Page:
Benefits of Perceptually Transparent Vibration Rendering in Mobile Device

  • Jonghyun Ryu
  • Seungmoon Choi
Part of the Lecture Notes in Computer Science book series (LNCS, volume 5024)


In general, an input/output (I/O) relation from a command sent to a haptic interface to a resulting percept forms a complicated function, due to the complexity of the haptic interface dynamics and the associated perception process. However, if such I/O relation can be found, using its inverse will allow haptic effects designed in terms of a target percept to be autonomously converted to corresponding device commands, so that the desired haptic effects can be exactly perceived by the user. We call this rendering framework as perceptually transparent rendering. Previously, we showed that perceptually transparent rendering is feasible for vibration rendering in a mobile device with perceived magnitude as a target percept. As a follow-up study, this paper investigates its benefits through a psychophysical experiment. In the experiment, we designed a set of vibration stimuli the intensities of which were evenly spaced either in the device command (applied voltage; the current practice) and the target percept (perceived magnitude; perceptually transparent rendering), and measured the pairwise discriminability of each stimulus set. The results showed that the average discrimination scores of perceptually transparent rendering were always higher, indicating its superior performance to the current practice of mobile device vibration rendering.


Perceptually transparent rendering Vibration Mobile device Perceived magnitude Discriminability 


Unable to display preview. Download preview PDF.

Unable to display preview. Download preview PDF.


  1. 1.
    Brewster, S.A., Brown, L.M.: Tactons: Structured tactile messages for non-visual information display. In: Proceedings of Australasian User Interface Conference, pp. 15–23 (2004)Google Scholar
  2. 2.
    Brewster, S.A., King, A.: An investigation into the use of tactons to present progress information. In: Proceedings of Interact 2005, pp. 167–176 (2005)Google Scholar
  3. 3.
    Brown, L.M., Brewster, S.A., Purchase, H.C.: A first investigation into the effectiveness of tactons. In: Proceedings of World Haptics, pp. 167–176 (2005)Google Scholar
  4. 4.
    Brown, L.M., Brewster, S.A., Purchase, H.C.: Tactile crescendos and sforzandos: applying musical techniques to tactile icon design. In: Extended Abstracts in CHI 2006, pp. 610–615 (2006)Google Scholar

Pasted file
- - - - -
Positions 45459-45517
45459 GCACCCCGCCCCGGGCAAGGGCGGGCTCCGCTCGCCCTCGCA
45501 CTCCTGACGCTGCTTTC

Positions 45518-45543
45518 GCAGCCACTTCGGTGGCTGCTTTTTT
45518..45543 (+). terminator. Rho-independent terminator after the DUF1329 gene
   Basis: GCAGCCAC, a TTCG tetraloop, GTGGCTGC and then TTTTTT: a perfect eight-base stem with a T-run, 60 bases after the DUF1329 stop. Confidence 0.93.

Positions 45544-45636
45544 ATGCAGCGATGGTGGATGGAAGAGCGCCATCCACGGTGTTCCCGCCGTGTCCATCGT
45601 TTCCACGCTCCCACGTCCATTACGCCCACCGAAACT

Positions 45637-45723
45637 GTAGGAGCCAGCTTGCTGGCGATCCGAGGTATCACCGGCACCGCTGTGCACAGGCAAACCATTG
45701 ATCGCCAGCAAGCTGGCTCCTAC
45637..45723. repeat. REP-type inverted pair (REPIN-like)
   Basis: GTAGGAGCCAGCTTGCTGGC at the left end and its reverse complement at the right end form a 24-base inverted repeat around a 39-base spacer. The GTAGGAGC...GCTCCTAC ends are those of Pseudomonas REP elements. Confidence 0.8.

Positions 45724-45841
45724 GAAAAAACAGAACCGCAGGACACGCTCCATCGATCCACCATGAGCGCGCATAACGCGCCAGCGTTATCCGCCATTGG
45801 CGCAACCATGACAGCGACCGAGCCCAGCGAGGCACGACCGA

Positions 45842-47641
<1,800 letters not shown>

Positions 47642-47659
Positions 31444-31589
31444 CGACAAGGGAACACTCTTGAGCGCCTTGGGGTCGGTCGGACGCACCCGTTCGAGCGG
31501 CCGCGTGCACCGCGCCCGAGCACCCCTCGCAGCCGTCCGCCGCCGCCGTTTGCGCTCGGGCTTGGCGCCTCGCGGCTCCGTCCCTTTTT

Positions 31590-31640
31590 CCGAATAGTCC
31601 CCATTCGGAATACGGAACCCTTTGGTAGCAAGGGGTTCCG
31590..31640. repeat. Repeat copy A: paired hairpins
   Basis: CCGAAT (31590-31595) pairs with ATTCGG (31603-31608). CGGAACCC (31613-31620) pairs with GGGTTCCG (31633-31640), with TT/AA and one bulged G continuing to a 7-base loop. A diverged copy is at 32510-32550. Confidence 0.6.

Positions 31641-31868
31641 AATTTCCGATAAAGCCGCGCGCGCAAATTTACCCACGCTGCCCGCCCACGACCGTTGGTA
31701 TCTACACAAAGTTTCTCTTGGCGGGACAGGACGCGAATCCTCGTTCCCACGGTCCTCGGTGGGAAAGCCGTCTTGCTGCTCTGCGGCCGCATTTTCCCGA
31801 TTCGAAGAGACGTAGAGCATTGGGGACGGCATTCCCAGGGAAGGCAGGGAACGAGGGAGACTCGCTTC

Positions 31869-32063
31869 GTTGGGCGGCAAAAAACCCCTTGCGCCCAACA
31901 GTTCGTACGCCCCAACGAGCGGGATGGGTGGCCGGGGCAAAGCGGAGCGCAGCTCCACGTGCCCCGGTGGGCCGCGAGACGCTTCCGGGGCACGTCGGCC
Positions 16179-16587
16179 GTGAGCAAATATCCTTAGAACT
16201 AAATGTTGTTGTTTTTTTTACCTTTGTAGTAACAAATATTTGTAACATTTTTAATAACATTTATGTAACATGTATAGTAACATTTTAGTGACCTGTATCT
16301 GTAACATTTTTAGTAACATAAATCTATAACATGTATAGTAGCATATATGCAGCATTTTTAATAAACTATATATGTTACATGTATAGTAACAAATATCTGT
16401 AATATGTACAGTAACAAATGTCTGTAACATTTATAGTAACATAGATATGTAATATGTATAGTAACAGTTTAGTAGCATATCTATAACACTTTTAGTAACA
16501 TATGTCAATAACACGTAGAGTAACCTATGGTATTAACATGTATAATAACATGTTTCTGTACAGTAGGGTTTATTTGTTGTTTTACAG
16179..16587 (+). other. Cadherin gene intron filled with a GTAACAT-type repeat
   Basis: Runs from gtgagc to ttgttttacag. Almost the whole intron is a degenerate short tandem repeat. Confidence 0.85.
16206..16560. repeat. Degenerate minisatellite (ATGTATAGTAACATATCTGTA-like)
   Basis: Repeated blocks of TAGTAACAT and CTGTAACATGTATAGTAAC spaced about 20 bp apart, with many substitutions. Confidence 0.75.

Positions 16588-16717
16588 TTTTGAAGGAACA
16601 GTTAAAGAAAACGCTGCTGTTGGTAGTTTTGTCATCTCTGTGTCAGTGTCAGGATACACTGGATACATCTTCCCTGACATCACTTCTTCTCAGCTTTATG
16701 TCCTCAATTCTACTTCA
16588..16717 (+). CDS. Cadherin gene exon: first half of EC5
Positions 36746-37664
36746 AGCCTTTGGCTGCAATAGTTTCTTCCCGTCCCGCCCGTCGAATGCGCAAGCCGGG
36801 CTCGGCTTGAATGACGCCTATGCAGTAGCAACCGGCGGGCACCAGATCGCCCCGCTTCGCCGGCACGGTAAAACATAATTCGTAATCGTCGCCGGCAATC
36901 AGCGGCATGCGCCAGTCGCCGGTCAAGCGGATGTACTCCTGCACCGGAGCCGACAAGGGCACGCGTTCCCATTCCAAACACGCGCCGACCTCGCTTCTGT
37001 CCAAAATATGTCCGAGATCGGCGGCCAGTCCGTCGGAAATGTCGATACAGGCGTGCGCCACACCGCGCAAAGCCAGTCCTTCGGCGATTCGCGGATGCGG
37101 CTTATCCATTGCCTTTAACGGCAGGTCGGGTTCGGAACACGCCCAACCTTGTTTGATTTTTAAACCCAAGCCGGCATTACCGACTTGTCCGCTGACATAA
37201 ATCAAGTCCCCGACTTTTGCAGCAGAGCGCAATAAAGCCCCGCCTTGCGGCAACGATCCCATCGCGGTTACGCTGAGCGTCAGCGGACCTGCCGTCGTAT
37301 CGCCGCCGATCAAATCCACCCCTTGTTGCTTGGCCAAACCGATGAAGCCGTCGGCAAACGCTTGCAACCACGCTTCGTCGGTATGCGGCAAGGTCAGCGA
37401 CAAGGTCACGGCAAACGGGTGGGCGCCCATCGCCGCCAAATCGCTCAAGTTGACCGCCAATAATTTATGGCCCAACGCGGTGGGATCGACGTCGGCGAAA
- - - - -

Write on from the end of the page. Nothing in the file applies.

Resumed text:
5. 5.
    Brown, L.M., Kaaresoja, T.: Feel who’s talking: Using tactons for mobile phone alerts. In: Extended. Abstracts CHI 2006, pp. 604–609. ACM Press, New York (2006)CrossRefGoogle Scholar
  6. 6.
    Chang, A., O’Sullivan, C.: Audio-haptic feedback in mobile phones. In: Proceedings of CHI 2005, pp. 1264–1267 (2005)Google Scholar
  7. 7.
    Gallace, A., Tan, H.Z., Spence, C.: The body surface as a communication system: The state of the art after 50 years. Presence 16(6), 655–676 (2007)CrossRefGoogle Scholar
  8. 8.
    Hoggan, E., Anwar, S., Brewster, S.A.: Mobile multi-actuator tactile displays. In: Oakley, I., Brewster, S.A. (eds.) HAID 2007. LNCS, vol. 4813, pp. 22–33. Springer, Heidelberg (2007)CrossRefGoogle Scholar
  9. 9.
    Jung, J., Choi, S.: Perceived magnitude and power consumption of vibration feedback in mobile device. In: Jacko, J.A. (ed.) HCI 2007. LNCS, vol. 4551, pp. 354–363. Springer, Heidelberg (2007)CrossRefGoogle Scholar
  10. 10.
    Jung, J., Ryu, J., Choi, S.: Physical and perceptual characteristics of vibrotactile feedback in mobile device. ACM Transactions on Applied Perception (submitted)Google Scholar
  11. 11.
    Lawrence, D.A.: Stability and transparency in bilateral teleoperation. IEEE Transactions on Robotics and Automation 9(5), 624–637 (1993)CrossRefMathSciNetGoogle Scholar
  12. 12.
    Ryu, J., Jung, J., Kim, S., Choi, S.: Perceptually transparent vibration rendering using a vibration motor for haptic interaction. In: Proceedings of IEEE International Symposium on Robot and Human Interactive Communication, pp. 310–315 (2007)Google Scholar

Copyright information

© Springer-Verlag Berlin Heidelberg 2008

Authors and Affiliations

  • Jonghyun Ryu
    • 1
  • Seungmoon Choi
    • 1
  1. 1.Haptics and Virtual Reality Laboratory Department of Computer Science and EngineeringPOSTECHRepublic of Korea

Personalised recommendations